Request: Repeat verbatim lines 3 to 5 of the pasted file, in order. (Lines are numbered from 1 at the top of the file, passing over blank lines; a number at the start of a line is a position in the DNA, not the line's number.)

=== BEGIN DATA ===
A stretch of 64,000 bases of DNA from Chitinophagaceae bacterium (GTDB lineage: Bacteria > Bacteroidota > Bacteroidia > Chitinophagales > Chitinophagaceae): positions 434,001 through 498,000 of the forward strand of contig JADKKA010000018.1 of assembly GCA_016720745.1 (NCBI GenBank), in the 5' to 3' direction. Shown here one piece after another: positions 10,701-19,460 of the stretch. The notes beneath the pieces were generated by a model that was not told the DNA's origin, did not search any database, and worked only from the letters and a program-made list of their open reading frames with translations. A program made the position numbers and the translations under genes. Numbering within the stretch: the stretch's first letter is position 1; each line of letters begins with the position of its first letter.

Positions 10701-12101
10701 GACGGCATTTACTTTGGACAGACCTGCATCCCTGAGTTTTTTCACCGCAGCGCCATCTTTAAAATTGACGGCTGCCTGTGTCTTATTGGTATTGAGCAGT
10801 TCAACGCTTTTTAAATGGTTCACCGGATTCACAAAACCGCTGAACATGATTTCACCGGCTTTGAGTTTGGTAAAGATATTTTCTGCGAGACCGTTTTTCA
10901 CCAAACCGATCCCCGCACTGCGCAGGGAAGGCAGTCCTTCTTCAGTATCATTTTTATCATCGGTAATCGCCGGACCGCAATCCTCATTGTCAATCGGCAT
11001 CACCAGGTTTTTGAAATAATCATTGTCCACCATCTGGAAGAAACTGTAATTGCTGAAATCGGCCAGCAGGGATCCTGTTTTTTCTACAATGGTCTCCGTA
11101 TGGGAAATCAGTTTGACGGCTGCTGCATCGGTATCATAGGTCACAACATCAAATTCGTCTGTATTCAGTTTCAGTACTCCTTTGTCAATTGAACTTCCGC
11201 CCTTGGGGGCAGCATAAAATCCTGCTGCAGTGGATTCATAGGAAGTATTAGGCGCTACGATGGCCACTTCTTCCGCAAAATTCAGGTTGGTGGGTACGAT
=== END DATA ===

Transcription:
10701 GACGGCATTTACTTTGGACAGACCTGCATCCCTGAGTTTTTTCACCGCAGCGCCATCTTTAAAATTGACGGCTGCCTGTGTCTTATTGGTATTGAGCAGT
10801 TCAACGCTTTTTAAATGGTTCACCGGATTCACAAAACCGCTGAACATGATTTCACCGGCTTTGAGTTTGGTAAAGATATTTTCTGCGAGACCGTTTTTCA
10901 CCAAACCGATCCCCGCACTGCGCAGGGAAGGCAGTCCTTCTTCAGTATCATTTTTATCATCGGTAATCGCCGGACCGCAATCCTCATTGTCAATCGGCAT